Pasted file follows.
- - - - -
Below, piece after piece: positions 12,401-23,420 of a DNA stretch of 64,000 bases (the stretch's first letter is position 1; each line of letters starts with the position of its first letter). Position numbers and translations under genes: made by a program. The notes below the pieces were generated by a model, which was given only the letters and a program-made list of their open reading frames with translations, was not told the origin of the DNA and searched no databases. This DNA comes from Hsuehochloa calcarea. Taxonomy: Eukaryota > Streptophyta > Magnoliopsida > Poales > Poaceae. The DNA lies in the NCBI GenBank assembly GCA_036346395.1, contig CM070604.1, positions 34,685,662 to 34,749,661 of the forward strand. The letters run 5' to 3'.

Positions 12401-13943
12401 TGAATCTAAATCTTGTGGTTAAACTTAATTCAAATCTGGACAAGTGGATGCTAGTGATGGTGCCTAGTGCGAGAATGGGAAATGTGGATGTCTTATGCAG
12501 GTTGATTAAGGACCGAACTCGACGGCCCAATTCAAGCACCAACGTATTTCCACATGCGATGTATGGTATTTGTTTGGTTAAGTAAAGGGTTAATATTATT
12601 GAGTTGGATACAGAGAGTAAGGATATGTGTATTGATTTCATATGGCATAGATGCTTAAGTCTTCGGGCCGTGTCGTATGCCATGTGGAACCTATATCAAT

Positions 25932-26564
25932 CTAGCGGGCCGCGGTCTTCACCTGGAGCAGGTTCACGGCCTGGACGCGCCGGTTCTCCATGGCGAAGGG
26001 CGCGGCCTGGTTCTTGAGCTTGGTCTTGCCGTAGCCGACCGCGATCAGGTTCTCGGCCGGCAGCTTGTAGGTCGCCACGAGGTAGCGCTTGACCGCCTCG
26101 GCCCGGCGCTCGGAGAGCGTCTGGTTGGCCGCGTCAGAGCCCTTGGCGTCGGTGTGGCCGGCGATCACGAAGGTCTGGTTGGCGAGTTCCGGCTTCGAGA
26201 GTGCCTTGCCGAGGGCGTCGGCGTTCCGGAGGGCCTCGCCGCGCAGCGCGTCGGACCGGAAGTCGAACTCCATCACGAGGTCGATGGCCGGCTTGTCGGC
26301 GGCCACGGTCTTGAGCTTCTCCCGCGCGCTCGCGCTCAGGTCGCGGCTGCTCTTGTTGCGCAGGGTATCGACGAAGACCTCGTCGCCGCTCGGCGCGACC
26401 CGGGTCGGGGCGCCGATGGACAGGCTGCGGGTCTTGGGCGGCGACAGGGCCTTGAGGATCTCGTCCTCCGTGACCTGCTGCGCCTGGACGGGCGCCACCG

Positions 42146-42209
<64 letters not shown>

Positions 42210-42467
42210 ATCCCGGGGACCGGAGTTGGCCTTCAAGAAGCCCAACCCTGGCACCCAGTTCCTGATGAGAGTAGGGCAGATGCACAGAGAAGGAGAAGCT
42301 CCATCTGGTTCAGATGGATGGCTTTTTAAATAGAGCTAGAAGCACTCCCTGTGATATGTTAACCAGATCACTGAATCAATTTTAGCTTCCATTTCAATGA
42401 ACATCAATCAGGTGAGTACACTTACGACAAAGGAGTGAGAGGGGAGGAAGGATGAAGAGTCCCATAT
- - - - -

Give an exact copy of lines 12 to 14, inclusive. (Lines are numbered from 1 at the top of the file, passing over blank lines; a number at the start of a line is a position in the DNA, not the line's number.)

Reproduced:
26401 CGGGTCGGGGCGCCGATGGACAGGCTGCGGGTCTTGGGCGGCGACAGGGCCTTGAGGATCTCGTCCTCCGTGACCTGCTGCGCCTGGACGGGCGCCACCG

Positions 42146-42209
<64 letters not shown>